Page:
|By Goc9000 (Goc9000) on Tuesday, September 07, 2004 - 02:44 pm: Edit|
Hi everyone !
One of my favourite pastimes is creating comic strips or comic-like drawings. Although I consider myself an amateur, many of my peers seem to genuinely think that I am talented. I should mention that I have not had any sort of formal art training whatsoever.
A) Should I use this to try to boost my application or is it something that won't interest them ?
B) Are comic strips considered 'art' in the sense that you can include some samples in your application (won't take more than 5 minutes to view, that I can guarantee) ?
Thanks for any answers.
|By Shaka (Shaka) on Tuesday, September 07, 2004 - 02:51 pm: Edit|
personally, i would consider it as art if you had training in making comics...cuz often times, the public opinion shouldn't be trusted...
i think you should bring the works to a comic artist and have him judge it...if it's good, include it
|By Northstarmom (Northstarmom) on Tuesday, September 07, 2004 - 03:00 pm: Edit|
Yes, comic strips are considered art.
It could boost your application if you get some of your comics published. If your school has a student newspaper, that could be a place that would publish them.
|By Shaka (Shaka) on Tuesday, September 07, 2004 - 05:20 pm: Edit|
northstarmom, if they are published, do you send the published article with the art? or do you just mention it on a brag sheet?
|By Northstarmom (Northstarmom) on Tuesday, September 07, 2004 - 05:25 pm: Edit|
I think it would be to your advantage to send it as a published sheet. If you get lots of strips published, however, only send your one or two best ones.
|By Monoe (Monoe) on Tuesday, September 07, 2004 - 06:03 pm: Edit|
It is art. And congrats - I love comics. You don't need training to get an application boost. And I wholeheartedly disagree with Shaka - your peers are usually your hardest judges. If they like your work, it merits attention.
|By Shaka (Shaka) on Tuesday, September 07, 2004 - 09:45 pm: Edit|
monoe, it is obvious that you do not study art, as what is perceived as good by your peers (students who may or may not be knowledgeable of arts)isn't always the best judgement.
peers are biased as they are YOUR peers. Unless they don't like you, i doubt they would give a frank opinion.
peers really do not know what is good and what is bad. It is not unusual to see students in the regular (non-portfolio) classes to say, "wow that is so good", when truthfully, the art teacher wouldn't even waste time to critique it.
all of this stuff i just said isnt directed towards goc9000 specifically, since his work may be truly awesome and praise-worthy. But we are not here just to be nice, as college admissions officers will not be nice when they view your work.
so, just take it or leave it, i dun mind, just dont say im an a$$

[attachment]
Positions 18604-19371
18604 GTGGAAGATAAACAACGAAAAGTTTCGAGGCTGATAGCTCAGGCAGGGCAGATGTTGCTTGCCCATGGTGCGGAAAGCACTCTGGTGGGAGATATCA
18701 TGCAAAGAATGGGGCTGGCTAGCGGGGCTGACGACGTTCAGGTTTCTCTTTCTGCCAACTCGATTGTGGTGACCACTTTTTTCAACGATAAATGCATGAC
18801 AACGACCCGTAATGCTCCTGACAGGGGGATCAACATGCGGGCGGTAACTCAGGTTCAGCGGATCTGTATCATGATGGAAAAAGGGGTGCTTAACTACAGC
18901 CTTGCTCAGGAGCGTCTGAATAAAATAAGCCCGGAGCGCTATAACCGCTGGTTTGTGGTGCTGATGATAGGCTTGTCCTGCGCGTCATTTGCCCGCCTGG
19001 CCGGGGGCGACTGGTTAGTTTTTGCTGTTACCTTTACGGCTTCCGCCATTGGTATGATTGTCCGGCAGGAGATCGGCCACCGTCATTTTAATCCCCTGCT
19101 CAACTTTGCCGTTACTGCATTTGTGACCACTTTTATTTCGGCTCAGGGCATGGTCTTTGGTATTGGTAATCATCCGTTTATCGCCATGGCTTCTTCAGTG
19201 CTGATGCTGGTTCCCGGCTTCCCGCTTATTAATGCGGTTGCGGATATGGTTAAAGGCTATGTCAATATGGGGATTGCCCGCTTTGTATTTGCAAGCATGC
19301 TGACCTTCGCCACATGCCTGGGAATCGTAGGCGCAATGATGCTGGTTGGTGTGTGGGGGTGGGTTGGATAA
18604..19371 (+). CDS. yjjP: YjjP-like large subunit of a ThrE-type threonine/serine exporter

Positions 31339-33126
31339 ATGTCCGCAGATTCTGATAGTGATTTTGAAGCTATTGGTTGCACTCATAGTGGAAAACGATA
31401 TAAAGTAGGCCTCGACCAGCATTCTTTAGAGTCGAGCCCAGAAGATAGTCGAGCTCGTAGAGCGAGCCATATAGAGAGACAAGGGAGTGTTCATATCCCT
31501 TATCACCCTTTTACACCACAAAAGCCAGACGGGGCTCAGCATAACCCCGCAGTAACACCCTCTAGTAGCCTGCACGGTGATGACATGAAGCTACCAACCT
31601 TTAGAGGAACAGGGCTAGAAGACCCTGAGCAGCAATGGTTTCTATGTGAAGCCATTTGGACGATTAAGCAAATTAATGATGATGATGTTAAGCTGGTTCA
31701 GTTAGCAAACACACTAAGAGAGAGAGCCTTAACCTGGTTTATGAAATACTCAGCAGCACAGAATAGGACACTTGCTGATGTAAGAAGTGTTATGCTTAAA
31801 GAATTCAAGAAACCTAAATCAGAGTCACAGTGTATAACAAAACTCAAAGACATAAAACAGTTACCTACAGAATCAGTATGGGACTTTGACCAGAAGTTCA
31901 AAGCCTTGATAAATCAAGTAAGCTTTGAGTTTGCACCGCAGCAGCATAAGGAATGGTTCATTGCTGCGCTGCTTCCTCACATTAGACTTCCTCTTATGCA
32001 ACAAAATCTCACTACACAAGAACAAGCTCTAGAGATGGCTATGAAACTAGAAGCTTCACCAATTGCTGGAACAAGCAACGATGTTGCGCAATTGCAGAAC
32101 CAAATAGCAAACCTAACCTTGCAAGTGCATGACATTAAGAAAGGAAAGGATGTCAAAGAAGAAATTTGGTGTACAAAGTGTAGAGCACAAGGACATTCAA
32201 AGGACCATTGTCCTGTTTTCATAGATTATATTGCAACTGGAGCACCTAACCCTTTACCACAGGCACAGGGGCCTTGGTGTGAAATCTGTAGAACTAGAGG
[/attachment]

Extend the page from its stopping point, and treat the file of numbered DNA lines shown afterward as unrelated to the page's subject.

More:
good luck wit your app, goc9000
|By Dadofsam (Dadofsam) on Friday, September 24, 2004 - 05:17 pm: Edit|
Goc: Drawing comic strips can be art, and it can also be an activity if you engage in it in some way besides drawing them for your own amusement. For example, if your comics are published in the school paper or some other publication, or if you have taken part in some exhibition or sale, these are all EC-type activities.
Or, you might think abut basing an essay on this hobby or referring to it in some essays.
Should you include them in the application? Almost surely not. If you are applying to state universities they won't be a factor. If you're applying to private colleges, only inlulde one or more of your best if - after discussing with one or more adults - there is good reason to do so. However, I would not include them if the purpise is to show your sense of humor, or in the hope that they will make an admissions officer laugh.
I do agree in general that your peers are the wrong people to ask to rate the humor quality. First of all, they're your friends, and you can't be sure of getting an objective evaluation. More importantly, what may sem funny to you or other teenagers may not seem so humorous to an admissions officer in his or her 30s or 40s.
Comics are a part of the entertainment business, even if you are only doing it as an amateur. It's difficult for professionals to be sure of getting laughs from an audience - that's why they try out material first, for example in open mike sessions, before taking it on stage. For you, similarly, a college application is not the place to try out material to see whether you can make someone else laugh.
Good luck and keep drawing
Report an offensive message on this page E-mail this page to a friend
|Posting is currently disabled in this topic. Contact your discussion moderator for more information.|
|Administrator's Control Panel -- Board Moderators Only|